Continuing its effort to reach the cost-conscious customer, Hewlett-Packard today released a new series of "microtower" computers that start at $799, as well as a $2,199 400-MHz Pentium II machine with a recordable CD-ROM drive.
The new computers, which are part of HP's Brio family, do not feature the same plethora of options as HP's Vectra PCs--but that is the point, according to Jean-Jacques Ozil, marketing manager for Brio at HP.
A large number of customers, especially those in small business, do not take advantage of all the expandability (for example, extra internal slots for add-in circuit boards) or other capabilities on their PCs. By removing those features, HP can reduce the retail price.
"We are removing the bells and whistles and even more than that," Ozil said. "These customers are extremely sensitive to costs. With this price [$799], you don't pay for the future."
The HP Brio 7000 series is clearly short on whistles. The base configuration, which retails for $799, is based around the 266-MHz original "cacheless" Celeron processor and comes a 2.1GB hard drive and a Matrox G100 graphics chip. Versions including faster Celeron or Pentium II processors, as well as more memory and larger hard drives, are also available.
Additional 7000 series Brios that incorporate the fastest version of the Celeron, code-named Mendocino, will follow when that chip is released, said Eric Chaniot, product marketing manager for HP Brio. Mendocino will include 128K (kilobytes) of performance-enhancing cache memory and debut at 300 MHz and 333 MHz on August 24, said sources.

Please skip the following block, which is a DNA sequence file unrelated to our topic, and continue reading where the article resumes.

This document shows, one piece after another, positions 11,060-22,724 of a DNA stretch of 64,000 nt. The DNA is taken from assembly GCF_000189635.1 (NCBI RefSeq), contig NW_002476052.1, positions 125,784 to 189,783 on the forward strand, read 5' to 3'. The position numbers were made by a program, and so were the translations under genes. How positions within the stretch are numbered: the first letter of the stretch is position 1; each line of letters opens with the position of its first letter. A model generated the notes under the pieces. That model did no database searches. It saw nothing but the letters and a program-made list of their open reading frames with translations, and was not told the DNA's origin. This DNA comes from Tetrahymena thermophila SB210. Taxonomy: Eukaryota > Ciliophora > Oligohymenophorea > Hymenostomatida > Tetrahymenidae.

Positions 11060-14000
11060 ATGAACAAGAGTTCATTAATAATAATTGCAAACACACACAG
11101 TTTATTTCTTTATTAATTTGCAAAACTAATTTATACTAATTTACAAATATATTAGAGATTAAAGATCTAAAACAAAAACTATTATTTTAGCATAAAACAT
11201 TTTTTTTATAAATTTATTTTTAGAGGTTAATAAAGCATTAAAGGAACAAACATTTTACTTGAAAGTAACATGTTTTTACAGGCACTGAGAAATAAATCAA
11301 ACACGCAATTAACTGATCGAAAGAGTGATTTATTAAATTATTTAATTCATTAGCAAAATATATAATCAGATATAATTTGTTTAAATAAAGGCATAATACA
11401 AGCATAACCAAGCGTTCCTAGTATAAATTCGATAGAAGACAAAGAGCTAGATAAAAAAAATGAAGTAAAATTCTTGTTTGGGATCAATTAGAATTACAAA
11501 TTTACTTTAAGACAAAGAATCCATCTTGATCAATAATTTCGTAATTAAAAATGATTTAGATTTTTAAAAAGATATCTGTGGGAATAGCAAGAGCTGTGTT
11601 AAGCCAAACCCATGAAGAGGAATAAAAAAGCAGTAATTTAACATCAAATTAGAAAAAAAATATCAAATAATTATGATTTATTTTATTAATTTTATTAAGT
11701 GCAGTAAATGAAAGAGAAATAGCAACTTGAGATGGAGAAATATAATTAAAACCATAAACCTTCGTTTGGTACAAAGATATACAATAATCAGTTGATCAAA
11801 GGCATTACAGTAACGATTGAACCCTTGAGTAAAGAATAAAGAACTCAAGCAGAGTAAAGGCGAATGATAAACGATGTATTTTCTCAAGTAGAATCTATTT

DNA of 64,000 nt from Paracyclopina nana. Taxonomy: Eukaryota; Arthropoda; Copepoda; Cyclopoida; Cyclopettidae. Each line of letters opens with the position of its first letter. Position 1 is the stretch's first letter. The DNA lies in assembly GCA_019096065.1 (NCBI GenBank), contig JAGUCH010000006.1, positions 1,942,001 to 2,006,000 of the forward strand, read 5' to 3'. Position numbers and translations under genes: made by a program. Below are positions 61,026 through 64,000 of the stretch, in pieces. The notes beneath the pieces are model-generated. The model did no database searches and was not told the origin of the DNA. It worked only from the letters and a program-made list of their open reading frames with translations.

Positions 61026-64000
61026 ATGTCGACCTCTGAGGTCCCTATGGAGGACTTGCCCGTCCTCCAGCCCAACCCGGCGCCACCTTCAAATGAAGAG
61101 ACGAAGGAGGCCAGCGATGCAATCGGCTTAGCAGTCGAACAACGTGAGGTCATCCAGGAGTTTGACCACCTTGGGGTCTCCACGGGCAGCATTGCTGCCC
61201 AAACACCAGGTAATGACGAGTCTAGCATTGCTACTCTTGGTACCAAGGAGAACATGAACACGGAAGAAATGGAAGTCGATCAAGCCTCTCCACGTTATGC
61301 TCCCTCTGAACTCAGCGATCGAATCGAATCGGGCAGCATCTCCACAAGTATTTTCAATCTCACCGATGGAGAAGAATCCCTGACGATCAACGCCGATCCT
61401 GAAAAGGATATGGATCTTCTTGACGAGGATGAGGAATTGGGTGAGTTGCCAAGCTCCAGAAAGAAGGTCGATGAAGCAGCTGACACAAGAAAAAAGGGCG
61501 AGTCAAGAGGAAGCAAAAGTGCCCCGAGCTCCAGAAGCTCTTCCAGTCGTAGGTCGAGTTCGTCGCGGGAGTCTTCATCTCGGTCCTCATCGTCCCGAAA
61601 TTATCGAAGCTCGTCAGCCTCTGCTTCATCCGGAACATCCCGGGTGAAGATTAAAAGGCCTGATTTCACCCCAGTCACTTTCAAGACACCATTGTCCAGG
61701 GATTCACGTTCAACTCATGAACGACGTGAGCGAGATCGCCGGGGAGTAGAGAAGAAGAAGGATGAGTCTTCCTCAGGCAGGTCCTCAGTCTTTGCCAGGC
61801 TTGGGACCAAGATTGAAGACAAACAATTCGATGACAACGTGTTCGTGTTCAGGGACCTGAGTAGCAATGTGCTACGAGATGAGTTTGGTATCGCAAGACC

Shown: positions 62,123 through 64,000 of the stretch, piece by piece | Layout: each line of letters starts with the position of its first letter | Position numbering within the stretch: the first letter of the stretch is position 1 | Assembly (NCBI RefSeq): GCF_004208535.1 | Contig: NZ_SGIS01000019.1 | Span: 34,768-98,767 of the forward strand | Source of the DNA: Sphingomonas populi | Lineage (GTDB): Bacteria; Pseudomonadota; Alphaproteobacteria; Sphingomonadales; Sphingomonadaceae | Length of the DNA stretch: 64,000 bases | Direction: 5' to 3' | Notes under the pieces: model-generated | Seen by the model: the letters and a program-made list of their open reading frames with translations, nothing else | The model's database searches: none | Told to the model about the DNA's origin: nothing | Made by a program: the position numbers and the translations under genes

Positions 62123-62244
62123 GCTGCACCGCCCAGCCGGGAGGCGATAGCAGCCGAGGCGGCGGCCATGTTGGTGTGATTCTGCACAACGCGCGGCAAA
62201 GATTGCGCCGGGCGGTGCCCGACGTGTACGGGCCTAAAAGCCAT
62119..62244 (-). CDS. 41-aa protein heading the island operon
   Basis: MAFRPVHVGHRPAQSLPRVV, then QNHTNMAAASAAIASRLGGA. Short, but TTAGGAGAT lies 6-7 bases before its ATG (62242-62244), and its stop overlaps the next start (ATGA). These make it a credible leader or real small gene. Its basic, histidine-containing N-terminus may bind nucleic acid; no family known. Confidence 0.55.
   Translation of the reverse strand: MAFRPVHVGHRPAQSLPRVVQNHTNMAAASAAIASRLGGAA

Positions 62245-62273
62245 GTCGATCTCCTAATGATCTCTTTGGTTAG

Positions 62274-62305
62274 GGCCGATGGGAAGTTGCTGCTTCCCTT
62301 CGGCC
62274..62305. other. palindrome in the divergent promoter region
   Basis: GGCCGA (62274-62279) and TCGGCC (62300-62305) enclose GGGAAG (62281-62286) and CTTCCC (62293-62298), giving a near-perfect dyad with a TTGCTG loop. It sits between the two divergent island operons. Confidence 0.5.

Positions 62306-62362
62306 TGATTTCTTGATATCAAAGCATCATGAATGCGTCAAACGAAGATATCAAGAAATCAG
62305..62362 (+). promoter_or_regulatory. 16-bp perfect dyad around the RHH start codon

Although stripped of most extras, the Brio 7000 marks a breakthrough in form factor for HP, Ozil added. The 7000 is HP's first microtower, which is about half the size of a standard minitower. The unit stands about 11 inches high and is designed to save desk space.
The HP Brio 8000 Series, by contrast, comes with greater expandability and more features than the 7000, according to Chaniot. The 8000 comes with a 400-MHz Pentium II, 64MB of memory, a 10GB hard drive, and the 3D RagePro Turbo graphics chip from ATI for $2,199.
One of the system's more intriguing features is a recordable CD-ROM drive, which allows users to record information onto their own disks. A relatively expensive technology until recently, CD-R is becoming a more prevalent feature on PCs.